Effect of instantaneous frequency glides on interaural time difference processing by auditory coincidence detectors

Brian J. Fischer, Louisa J. Steinberg, Bertrand Fontaine, Romain Brette, Jose L. Pena

Research output: Contribution to journalArticle

15 Citations (Scopus)

Abstract

Detecting interaural time difference (ITD) is crucial for sound localization. The temporal accuracy required to detect ITD, and how ITD is initially encoded, continue to puzzle scientists. A fundamental question is whether the monaural inputs to the binaural ITD detectors differ only in their timing, when temporal and spectral tunings are largely inseparable in the auditory pathway. Here, we investigate the spectrotemporal selectivity of the monaural inputs to ITD detector neurons of the owl. We found that these inputs are selective for instantaneous frequency glides. Modeling shows that ITD tuning depends strongly on whether the monaural inputs are spectrotemporally matched, an effect that may generalize to mammals. We compare the spectrotemporal selectivity of monaural inputs of ITD detector neurons in vivo, demonstrating that their selectivity matches. Finally, we show that this refinement can develop through spike timing-dependent plasticity. Our findings raise the unexplored issue of time-dependent frequency tuning in auditory coincidence detectors and offer a unifying perspective.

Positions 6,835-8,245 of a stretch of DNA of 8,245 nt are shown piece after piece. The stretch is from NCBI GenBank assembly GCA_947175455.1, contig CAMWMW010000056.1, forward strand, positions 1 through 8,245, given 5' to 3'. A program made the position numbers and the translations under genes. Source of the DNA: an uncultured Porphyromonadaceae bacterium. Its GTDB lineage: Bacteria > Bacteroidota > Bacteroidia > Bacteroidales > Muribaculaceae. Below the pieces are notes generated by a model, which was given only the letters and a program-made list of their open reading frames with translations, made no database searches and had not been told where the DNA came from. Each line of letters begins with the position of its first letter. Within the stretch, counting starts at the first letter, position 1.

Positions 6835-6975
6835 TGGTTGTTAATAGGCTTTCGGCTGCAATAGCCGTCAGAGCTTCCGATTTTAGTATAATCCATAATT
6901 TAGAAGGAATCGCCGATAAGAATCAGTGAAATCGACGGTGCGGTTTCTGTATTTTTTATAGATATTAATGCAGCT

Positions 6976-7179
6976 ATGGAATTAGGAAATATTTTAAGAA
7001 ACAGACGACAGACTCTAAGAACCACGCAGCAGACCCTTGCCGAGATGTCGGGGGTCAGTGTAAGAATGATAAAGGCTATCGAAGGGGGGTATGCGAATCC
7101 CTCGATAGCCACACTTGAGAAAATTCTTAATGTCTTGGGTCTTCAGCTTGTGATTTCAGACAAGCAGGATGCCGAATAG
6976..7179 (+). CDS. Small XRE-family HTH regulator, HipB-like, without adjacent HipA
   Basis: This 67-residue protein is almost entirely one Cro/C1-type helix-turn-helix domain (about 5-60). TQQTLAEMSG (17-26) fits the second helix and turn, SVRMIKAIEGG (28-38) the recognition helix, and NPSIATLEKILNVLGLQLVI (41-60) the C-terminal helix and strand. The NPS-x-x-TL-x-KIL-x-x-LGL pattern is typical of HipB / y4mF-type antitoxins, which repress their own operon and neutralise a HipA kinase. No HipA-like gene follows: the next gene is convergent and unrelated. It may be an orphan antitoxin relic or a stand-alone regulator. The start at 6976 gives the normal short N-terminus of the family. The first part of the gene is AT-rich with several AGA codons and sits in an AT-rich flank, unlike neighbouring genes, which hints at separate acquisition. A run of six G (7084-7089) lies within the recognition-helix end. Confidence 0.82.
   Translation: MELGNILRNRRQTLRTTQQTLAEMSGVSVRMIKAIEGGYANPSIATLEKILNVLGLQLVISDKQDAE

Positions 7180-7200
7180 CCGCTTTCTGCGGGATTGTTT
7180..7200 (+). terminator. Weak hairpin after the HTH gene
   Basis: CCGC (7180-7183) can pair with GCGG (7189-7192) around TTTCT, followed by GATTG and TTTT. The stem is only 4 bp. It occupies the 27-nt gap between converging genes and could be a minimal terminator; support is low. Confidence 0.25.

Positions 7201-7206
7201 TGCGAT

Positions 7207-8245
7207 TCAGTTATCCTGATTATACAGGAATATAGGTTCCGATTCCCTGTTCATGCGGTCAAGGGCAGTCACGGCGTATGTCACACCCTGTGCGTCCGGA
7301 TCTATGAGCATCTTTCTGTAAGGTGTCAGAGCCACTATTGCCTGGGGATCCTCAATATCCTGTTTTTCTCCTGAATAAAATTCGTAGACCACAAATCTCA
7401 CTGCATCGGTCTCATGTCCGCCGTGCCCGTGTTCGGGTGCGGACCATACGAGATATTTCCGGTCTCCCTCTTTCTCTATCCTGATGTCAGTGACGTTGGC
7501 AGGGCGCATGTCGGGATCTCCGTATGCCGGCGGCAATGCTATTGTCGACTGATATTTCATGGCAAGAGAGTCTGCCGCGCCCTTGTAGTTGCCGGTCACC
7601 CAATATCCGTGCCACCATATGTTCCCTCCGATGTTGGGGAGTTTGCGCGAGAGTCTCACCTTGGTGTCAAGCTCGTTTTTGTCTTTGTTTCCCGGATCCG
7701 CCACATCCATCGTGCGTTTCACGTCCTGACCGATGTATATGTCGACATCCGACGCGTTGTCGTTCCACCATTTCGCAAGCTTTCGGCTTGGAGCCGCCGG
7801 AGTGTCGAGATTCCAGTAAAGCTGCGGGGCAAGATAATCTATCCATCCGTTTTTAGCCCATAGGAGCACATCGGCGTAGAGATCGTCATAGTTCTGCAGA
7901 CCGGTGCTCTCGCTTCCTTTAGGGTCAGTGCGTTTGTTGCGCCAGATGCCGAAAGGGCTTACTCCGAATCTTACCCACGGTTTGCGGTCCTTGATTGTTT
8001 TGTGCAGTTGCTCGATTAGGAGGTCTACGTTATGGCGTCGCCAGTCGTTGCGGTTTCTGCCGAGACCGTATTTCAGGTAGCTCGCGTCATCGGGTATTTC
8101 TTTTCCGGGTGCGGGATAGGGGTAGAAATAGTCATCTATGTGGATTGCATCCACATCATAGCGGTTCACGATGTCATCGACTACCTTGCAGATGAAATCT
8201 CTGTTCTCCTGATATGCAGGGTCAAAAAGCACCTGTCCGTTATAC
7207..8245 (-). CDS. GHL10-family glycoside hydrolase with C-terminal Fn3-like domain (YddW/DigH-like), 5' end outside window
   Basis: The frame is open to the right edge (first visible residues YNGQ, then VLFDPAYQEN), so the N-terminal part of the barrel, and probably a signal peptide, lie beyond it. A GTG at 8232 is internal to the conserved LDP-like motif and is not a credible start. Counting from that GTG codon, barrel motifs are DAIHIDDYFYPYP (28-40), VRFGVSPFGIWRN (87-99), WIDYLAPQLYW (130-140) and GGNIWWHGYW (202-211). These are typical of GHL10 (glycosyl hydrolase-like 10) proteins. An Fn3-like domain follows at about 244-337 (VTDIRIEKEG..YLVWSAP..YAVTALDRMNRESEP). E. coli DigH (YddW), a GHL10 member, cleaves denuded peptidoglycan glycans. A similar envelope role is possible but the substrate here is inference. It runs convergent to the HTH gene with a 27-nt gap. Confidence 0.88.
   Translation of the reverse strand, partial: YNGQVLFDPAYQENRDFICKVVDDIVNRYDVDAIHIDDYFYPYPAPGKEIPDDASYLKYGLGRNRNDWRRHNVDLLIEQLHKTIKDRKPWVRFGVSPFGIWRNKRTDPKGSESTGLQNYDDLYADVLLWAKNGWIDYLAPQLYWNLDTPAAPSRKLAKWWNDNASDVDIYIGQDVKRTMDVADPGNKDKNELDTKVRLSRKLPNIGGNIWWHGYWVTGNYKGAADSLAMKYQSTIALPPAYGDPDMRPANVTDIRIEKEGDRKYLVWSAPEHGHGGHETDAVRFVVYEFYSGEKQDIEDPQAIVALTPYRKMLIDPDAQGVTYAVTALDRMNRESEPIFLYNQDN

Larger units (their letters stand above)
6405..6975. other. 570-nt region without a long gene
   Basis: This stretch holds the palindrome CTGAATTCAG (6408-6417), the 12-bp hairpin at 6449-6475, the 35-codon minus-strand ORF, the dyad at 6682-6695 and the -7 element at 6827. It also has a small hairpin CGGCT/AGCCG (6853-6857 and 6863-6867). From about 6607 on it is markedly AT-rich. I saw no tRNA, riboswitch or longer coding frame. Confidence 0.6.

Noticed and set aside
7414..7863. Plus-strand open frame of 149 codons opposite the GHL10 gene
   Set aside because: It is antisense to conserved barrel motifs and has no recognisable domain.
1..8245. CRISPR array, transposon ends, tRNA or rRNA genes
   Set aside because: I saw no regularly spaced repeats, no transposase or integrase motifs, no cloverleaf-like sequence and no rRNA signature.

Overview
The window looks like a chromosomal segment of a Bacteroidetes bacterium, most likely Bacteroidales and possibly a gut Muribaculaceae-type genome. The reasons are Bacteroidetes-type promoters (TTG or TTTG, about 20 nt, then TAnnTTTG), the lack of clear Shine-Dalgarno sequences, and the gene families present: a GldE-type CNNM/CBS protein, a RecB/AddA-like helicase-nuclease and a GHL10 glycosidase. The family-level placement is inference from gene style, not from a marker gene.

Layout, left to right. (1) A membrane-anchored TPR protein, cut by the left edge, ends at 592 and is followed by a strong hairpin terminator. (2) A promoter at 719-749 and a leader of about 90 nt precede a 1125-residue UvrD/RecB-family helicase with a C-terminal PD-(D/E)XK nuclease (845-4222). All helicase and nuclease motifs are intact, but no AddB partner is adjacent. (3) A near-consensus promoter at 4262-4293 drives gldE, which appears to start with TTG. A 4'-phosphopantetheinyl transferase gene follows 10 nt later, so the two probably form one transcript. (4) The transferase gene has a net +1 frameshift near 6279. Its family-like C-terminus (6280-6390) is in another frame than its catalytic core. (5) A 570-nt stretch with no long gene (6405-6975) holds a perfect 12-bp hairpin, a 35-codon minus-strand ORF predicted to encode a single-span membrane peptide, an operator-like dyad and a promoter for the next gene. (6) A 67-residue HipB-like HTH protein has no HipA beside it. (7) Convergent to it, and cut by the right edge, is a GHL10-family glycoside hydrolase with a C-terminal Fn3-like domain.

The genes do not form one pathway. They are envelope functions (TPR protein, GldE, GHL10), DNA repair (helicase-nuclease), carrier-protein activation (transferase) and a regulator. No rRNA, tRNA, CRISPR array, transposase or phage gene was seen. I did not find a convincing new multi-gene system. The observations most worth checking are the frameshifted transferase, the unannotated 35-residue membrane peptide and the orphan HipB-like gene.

Original languageEnglish (US)
Pages (from-to)18138-18143
Number of pages6
JournalProceedings of the National Academy of Sciences of the United States of America
Volume108
Issue number44
DOIs
StatePublished - Nov 1 2011

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Strigiformes
Sound Localization
Auditory Pathways
Neurons
Mammals

Keywords

  • Barn owl
  • Nucleus laminaris

ASJC Scopus subject areas

  • General

Cite this

Effect of instantaneous frequency glides on interaural time difference processing by auditory coincidence detectors. / Fischer, Brian J.; Steinberg, Louisa J.; Fontaine, Bertrand; Brette, Romain; Pena, Jose L.

In: Proceedings of the National Academy of Sciences of the United States of America, Vol. 108, No. 44, 01.11.2011, p. 18138-18143.

Research output: Contribution to journalArticle

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